Scotland and Northern Ireland are not on board with scrapping the laws
Conservative plans to scrap the Human Rights Act could not apply to Scotland.
That was the verdict of a spokesperson at the Scotland Office in October 2014 following David Cameron’s speech to the Conservative conference calling for the Act to be repealed.
Under the terms of the Scotland Act 1998 which established the Scottish Parliament in its current format, the European Convention of Human Rights is enshrined in the devolution settlement. It concludes:
“A member of the Scottish Executive has no power to make any subordinate legislation, or to do any other act, so far as the legislation or act is incompatible with any of the Convention rights…”
Speaking to the Scotsman just after Cameron’s conference speech in 2014, a spokesperson for the Scotland Office said that human rights legislation is devolved to the Scottish Parliament because it was ‘built into the 1998 Scotland Act [and] cannot be removed [by Westminster].’
This view however has been contradicted by the new Scottish secretary David Mundell, who on Tuesday told BBC Radio Scotland that any changes to the Human Rights Act would apply north of the border as well. He concluded:
“New legislation replaces existing legislation and therefore the new act will apply in Scotland.”
Addressing the Scottish Parliament yesterday on the impact of the General Election result, Scotland’s first minister Nicola Sturgeon made clear that she would be opposing the proposal tooth and nail.
Responding to questioning from Scottish Labour’s deputy leader Kezia Dugdale, Ms Sturgeon explained:
“I welcome Kezia Dugdale’s comments on opposition to repeal of the Human Rights Act 1998. It is one example of, I hope, many in which Labour and the SNP, in that progressive alliance that I spoke about, can work together against some of the wrong-headed measures that are being proposed by the Conservative government.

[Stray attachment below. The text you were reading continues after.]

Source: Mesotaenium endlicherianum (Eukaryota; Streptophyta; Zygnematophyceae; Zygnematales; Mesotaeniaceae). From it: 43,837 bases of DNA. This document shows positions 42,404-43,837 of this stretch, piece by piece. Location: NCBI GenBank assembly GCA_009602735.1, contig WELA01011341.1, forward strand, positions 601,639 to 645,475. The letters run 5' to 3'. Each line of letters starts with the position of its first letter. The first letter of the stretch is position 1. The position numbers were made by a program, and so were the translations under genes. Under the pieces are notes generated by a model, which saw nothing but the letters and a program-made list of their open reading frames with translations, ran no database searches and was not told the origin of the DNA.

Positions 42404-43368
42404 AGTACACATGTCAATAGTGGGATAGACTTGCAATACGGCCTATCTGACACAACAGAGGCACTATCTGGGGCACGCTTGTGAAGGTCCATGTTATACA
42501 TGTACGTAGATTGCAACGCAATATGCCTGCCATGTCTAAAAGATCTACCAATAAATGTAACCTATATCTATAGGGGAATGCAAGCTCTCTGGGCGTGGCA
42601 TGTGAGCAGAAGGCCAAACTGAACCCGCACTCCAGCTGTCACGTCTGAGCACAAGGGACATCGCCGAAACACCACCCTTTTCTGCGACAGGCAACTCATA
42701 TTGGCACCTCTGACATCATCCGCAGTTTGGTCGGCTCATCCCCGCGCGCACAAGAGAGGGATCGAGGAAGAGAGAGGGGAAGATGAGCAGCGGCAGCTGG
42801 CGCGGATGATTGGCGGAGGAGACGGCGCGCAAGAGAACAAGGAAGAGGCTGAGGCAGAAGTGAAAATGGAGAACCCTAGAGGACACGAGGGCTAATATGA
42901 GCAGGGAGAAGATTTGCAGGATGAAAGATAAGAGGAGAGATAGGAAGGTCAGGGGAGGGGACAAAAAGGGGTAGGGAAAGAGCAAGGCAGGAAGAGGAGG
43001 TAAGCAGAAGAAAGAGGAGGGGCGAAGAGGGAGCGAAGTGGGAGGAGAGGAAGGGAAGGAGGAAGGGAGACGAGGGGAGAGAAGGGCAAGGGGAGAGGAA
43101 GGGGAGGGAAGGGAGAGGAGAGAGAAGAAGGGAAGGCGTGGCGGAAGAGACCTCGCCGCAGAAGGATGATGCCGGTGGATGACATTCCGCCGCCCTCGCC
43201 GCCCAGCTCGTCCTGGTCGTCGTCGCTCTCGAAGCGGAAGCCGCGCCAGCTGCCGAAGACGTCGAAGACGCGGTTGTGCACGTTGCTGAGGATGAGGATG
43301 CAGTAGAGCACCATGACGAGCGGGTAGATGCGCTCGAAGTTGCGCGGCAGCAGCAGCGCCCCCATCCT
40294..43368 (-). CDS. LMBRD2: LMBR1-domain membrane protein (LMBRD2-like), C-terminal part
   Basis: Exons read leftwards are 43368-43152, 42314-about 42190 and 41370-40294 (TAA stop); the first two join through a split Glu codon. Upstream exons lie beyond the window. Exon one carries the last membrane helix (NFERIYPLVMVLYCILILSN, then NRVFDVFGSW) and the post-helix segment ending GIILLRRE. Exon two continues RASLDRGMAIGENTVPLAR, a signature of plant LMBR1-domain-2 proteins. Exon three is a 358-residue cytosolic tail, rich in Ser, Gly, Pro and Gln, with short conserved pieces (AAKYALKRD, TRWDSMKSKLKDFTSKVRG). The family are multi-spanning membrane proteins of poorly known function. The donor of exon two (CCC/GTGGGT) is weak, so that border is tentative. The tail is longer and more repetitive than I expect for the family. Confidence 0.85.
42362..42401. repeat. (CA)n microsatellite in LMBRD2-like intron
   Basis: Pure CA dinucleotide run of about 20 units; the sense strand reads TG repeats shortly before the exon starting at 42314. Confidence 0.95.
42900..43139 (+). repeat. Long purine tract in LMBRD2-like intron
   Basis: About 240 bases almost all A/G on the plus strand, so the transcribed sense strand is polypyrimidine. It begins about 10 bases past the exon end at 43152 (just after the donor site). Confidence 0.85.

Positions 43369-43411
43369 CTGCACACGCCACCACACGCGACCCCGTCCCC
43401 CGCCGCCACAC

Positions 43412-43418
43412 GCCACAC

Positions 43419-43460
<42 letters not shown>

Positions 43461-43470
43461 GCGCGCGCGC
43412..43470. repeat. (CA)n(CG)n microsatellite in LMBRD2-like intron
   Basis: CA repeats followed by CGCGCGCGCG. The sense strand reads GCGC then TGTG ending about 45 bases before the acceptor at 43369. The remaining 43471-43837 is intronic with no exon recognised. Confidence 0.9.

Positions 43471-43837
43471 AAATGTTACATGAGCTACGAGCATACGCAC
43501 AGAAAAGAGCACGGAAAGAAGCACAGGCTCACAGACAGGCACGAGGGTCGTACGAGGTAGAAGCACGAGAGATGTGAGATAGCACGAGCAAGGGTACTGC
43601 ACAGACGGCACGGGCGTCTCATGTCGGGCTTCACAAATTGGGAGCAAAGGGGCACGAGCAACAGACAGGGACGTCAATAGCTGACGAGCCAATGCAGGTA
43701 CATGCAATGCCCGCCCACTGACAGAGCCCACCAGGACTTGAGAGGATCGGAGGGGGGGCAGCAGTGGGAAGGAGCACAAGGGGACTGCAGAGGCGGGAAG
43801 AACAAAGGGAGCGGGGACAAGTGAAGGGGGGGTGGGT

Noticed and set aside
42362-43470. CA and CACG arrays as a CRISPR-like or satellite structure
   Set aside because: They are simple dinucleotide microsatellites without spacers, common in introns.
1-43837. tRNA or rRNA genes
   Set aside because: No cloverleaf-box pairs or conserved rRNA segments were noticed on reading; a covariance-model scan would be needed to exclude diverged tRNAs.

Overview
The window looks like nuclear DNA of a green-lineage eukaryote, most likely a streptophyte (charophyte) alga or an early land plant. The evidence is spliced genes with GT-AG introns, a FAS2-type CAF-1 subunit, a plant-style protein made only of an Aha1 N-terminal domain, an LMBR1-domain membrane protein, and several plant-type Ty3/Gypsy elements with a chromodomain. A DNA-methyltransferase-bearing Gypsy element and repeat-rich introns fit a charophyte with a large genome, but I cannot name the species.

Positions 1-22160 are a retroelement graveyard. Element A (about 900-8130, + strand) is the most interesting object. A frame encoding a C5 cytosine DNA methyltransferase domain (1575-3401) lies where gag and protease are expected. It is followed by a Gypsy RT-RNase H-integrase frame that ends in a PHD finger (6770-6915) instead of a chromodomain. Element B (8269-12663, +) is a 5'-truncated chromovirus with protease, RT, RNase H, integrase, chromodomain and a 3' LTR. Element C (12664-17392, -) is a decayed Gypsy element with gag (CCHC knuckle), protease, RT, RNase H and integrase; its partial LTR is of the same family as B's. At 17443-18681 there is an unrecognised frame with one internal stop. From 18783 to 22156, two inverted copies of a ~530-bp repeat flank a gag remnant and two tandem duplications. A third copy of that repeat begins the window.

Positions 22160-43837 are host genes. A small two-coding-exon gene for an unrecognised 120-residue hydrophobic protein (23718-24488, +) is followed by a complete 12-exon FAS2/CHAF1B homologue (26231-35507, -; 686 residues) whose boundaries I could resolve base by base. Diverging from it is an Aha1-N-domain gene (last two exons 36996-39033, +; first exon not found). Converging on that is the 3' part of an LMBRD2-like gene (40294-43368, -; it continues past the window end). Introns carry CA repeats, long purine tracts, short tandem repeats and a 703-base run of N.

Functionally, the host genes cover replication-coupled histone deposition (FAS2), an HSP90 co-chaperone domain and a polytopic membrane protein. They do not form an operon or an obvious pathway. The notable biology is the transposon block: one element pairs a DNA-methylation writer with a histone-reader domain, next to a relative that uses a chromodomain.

“Any suggestion that we should move back from human rights protections is appalling and completely wrong. I say on behalf of the Scottish Government that we will do everything in our power to ensure that vital human rights protections remain undiminished in Scotland. I welcome the Scottish Labour Party’s support in that respect.”
Her comments came a day after Scotland’s cabinet secretary for social justice Alex Neil outlined his belief that the Conservative proposals would require legislative consent from Holyrood to apply to Scotland, and as such MSPs should make clear that ‘such consent will not be given’.
In Northern Ireland meanwhile, Sinn Fein’s president Gerry Adams has waded in on the argument.
Just days after a leading human rights body warned that repealing the Human Rights Act would unpick the Good Friday Agreement, Mr Adams attacked the move as a ‘scandalous attack’ and a ‘grievous breach of the Good Friday Agreement’. He called on the Irish prime minister to raise the matter with David Cameron.
In a not so subtle warning to the UK government about its plans, Ireland’s foreign minister Charlie Flanagan has argued that repealing the Human Rights Act would be ‘a matter of some concern’.
Arguing that the protection of human rights, predicated on the European Convention, was ‘one of the key principles’ underpinning the Good Friday Agreement, Mr Flanagan continued:
“As a guarantor of the Good Friday agreement, the Irish government takes very seriously our responsibility to safeguard the agreement. The fundamental role of human rights in guaranteeing peace and stability in Northern Ireland must be fully respected.”
This comes as the Independent reports that David Cameron, with a majority of just 12, faces a backbench rebellion that could derail his plans. The paper quotes the former attorney general Dominic Grieve who called the plans ‘a recipe for chaos’. Meanwhile an unnamed former aide to new justice secretary Michael Gove is reported to have said there is now a less than 5 per cent chance of the plans going through.
Ed Jacobs is a contributing editor to Left Foot Forward. Follow him on Twitter
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